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Unstaged

No Shame Theatre offers Randolph community chance to shine on stage

Above: Crispen Stanback ’13 performs stand-up comedy for Randolph's No Shame Theatre.

A veteran performer and director, Mace Archer has experienced his share of stage fright. His newest theatrical venture, Randolph’s No Shame Theatre, has taken that normal nervousness to a new level. And he could not be happier.

Mace Archer, assistant professor of theatre

No Shame Theatre, hosted by Archer, who is a Randolph College theatre professor, is an open-stage event held on most Friday evenings in the Leggett Lab Theatre. Performers from Randolph and the Lynchburg community are invited to share any type of original work for up to five minutes.

Olivia Felo '11 performs original songs.Since performers do not sign up until 30 minutes before the show starts at 10:45 p.m., and no reservations are required for the audience, Archer never knows what to expect from week to week—or if anyone will show up at all. “It’s risky, and also part of the joy of this kind of event,” Archer said. “You don’t know what you’re going to get.”

Archer’s fear of playing host to an empty stage was laid to rest last fall when No Shame debuted with 11 performers. Since then, No Shame has attracted a steady stream of performers and curious spectators, including Crispen Stanbach ’13, who performed stand-up comedy, and Olivia Felo ’11, who played guitar and sang original songs.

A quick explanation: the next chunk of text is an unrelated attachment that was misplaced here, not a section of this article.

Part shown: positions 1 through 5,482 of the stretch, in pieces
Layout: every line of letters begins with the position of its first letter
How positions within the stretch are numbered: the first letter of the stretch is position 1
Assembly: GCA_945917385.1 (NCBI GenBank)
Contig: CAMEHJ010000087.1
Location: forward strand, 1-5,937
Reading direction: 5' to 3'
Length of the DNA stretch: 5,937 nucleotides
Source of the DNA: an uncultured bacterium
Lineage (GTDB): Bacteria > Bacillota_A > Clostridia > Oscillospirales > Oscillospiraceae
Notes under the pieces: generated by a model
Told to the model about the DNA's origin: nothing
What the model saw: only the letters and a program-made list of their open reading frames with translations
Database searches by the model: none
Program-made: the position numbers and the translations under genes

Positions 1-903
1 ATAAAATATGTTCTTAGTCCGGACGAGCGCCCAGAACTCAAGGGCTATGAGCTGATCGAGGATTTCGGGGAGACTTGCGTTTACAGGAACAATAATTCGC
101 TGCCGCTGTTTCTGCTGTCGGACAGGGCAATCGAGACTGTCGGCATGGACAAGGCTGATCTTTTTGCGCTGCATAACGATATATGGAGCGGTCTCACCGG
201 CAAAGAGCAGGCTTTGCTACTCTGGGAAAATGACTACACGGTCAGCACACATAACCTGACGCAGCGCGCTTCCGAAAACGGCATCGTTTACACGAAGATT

There have also been puppet shows, laugh circles, and a variety of other performances from students, faculty, staff, and Lynchburg community members.

Elizabeth Zehl '11Elizabeth Zehl ’11, a double major in English (literature) and sociology, used the venue to share funny stories behind her tattoos and other tales from her travels. “The experience was electric,” she said. “No Shame created a welcoming place in which the audience and the performers merged together in a community experience that centered on sharing and appreciating different forms of expression.”

That is exactly what Archer was hoping for and what he had seen at other No Shame Theatres he had visited. “I don’t think there are enough venues for artists to experiment,” he said. “It’s the supportive environment that hits me about No Shame. It’s not a place where people start throwing tomatoes at stuff that’s not good.”

Laura-Gray Street, a Randolph English professor who has read from her published works of poetry, has been pleased with her experiences with No Shame. “I’m struck by how valuable it is for students, faculty, staff, and community members to share their passion for creating art, whether that art is comedy, music, poetry, fiction, puppetry, or impromptu,” she said. “No Shame seems to me to provide a funky, alternative venue for exploring and opening up an ongoing conversation about creativity.”

  Matt Cornpropst '14 and Melor Kordos, adjunct instructor in theatre